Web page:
The findings prompted follow-up research on the forward-facing step that delayed the transition to turbulent flow. Kotsonis: “We used a series of calculations and experiments to find ways to amplify the effect. In the end, we found a way to smoothen and lengthen the step, which eventually we called the Delft Laminar Hump, or DeLah. Because of its pioneering nature, and its simplicity, we also chose to patent it.”

A true team effort

According to Rius Vidales, developing the DeLaH was a true team effort of all researchers in the group of Kotsonis. Overall, experiments, calculations, and computer simulations of the research group all pointed to the same innovative results. However, the fundamental working principle of the Hump is still largely unknown. Kotsonis: “We know that it works under some conditions, but not exactly why. Understanding this is the next key stage in our research.”

But does it work in practice?

A second key question that the researchers are eager to answer is ‘Will the DeLaH actually work in practice?’ Rius Vidales: “So far, our tests have been small-scale. These small-scale tests are essential to prove that the concept works. But will our hypotheses and theories hold up when the hump is installed on a real wing? In wind tunnel tests at conditions closer to real flight we will investigate how we should design DeLaH – and if it works – in practice.”

Market research with industry partners

Recently, the research group was awarded a European Research Council Proof-of-Concept grant. Kotsonis was delighted with the news: “Their support has brought us one step closer to the market. Part of the funding will be put towards market research to find out if our technology is compatible with the plans and operations of aircraft manufacturers and companies. The talks we’re having with industry partners such as Airbus and KLM will help us decide what to focus on as we move forward. Naturally, they’re also eager to find out how they stand to benefit, especially when it comes to fuel savings.” The group have also received a start-up voucher from the TU Delft Aerospace Innovation Hub to help them on their way to a start-up company.

Potentially huge energy gains

A few rough calculations are all it takes for Kotsonis to highlight the enormous potential of the DeLaH: “Making a swept wing 50% laminar would result in fuel savings of about 15 percent. To put that in perspective, fuel consumption only improves by about 2 to 3 percent with each new generation of aircraft. And that’s the aggregate improvement yielded by all sorts of improvements made to the engine and aerodynamics. With the DeLaH, a single, relatively simple adjustment could yield considerably greater gains.”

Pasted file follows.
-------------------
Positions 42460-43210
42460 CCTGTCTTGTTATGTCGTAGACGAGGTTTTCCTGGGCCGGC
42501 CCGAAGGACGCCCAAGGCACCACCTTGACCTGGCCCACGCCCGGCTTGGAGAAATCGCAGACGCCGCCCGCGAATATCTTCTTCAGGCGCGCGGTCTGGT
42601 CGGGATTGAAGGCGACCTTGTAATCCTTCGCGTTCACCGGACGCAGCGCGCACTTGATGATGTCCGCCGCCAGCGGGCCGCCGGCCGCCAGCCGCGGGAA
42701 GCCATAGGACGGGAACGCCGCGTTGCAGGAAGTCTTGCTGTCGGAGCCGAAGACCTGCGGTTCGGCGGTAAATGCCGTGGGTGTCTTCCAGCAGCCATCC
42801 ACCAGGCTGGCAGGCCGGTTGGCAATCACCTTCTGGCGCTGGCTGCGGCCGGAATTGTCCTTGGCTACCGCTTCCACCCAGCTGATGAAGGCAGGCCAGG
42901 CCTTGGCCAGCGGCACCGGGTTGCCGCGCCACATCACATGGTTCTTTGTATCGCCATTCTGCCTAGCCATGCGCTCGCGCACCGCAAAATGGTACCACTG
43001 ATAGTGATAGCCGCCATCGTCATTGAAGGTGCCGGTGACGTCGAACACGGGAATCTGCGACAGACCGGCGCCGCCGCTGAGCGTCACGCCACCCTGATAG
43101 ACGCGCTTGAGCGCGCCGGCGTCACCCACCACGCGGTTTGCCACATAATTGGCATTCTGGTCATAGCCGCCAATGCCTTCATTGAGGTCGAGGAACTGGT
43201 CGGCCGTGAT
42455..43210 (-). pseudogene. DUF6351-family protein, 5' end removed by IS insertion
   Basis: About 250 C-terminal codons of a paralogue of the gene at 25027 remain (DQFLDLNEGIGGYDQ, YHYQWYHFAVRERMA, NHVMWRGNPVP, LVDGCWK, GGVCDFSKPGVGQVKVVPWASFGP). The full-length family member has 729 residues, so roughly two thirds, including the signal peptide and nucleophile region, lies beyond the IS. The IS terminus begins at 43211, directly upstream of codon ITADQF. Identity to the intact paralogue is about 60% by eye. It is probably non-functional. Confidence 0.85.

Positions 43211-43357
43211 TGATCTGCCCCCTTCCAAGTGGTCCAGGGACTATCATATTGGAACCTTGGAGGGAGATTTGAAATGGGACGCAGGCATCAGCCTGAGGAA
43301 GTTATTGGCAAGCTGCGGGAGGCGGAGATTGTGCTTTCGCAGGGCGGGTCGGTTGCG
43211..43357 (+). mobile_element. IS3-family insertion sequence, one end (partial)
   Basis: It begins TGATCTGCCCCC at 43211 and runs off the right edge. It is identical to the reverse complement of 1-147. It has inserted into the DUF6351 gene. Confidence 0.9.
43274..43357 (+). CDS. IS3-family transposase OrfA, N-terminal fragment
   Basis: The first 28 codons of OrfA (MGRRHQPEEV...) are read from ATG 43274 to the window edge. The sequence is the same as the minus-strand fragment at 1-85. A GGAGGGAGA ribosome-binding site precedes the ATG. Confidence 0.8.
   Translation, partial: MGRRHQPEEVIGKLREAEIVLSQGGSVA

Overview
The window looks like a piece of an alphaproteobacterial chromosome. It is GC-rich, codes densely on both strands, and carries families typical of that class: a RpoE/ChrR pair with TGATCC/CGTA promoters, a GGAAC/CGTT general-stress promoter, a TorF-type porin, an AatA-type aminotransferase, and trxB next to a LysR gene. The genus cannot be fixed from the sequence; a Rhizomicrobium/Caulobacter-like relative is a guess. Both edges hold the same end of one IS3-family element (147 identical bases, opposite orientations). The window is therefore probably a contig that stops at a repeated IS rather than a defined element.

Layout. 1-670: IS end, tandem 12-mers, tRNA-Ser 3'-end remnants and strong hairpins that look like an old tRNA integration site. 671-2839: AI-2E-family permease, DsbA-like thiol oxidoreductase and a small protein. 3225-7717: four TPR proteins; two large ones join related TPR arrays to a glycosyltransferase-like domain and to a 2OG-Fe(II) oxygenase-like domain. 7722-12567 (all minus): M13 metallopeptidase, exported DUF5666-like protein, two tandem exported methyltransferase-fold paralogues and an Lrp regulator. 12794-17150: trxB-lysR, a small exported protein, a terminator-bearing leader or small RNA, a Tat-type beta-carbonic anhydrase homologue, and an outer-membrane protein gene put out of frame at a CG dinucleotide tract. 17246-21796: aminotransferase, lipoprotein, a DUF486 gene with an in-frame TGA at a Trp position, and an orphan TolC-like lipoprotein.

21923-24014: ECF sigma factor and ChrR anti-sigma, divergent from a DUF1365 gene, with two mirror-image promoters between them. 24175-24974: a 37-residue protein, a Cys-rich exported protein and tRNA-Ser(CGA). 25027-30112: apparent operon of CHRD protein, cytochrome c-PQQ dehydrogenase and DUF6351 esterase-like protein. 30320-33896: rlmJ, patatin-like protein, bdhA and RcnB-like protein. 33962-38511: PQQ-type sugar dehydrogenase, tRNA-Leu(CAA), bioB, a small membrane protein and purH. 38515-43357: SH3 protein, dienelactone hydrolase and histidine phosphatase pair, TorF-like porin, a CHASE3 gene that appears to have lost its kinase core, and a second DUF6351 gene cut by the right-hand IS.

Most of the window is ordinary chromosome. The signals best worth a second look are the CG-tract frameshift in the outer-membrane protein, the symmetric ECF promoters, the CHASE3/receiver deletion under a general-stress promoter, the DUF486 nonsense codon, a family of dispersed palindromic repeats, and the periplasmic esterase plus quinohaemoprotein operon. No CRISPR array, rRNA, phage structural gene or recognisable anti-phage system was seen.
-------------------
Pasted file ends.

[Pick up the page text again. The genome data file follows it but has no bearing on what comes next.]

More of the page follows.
With a single, relatively simple adjustment we could yield considerably greater gains.

Marios Kotsonis

To adjust or redesign from the ground up

It is difficult for Rius Vidales to say whether implementing the Laminar Hump requires a full redesign from the ground up or whether existing wing designs can be tweaked. “That’s one of the things we will have to investigate. In the models we used for our experiments, we integrated the Hump into existing wings. The main advantage of the Hump is that it does not have to be controlled – which would require an energy source – but consists of a one-off adjustment to the wing.

Controlling the (virtually) uncontrollable

Both Kotsonis and Rius Vidales are proud to make a contribution to greening aviation with their research on laminar flow. Kotsonis: “What I like most about the field of Flow Control is that, at its core, it’s about controlling the uncontrollable. We feel air flow around us every day, but there’s little we can do about it. Working with aircraft does give you a modicum of control, and that’s exactly what makes this research so exciting.”


Developing the DeLaH was real teamwork. Computer simulations carried out by Jordi Casacuberta Puig in the Dutch National Supercomputer confirmed the results from the wind tunnel experiments of Alberto Rius Vidales. Casacuberta then formulated equations that explain the aerodynamic benefits of the surface steps and how to optimise them. From the knowledge gained on the steps, computer simulations by Sven Westerbeek were the key to ultimately design the geometry of the DeLaH, as confirmed by experiments of Rius Vidales and Luis Morais. Finally, wind tunnel experiments of Giulia Zoppini and Theo Michelis also found that arrays of surface steps can extend the laminar air flow even more than one single step. This opens the door for new designs of DeLaH, possible in an array configuration. Overall, experiments, calculations, and computer simulations of the group all pointed towards the same innovative results. However, the fundamental working principle of the Hump is still largely unknown. Kotsonis: “We know that it works under some conditions, but not exactly why. Understanding this is the next stage in our research together.”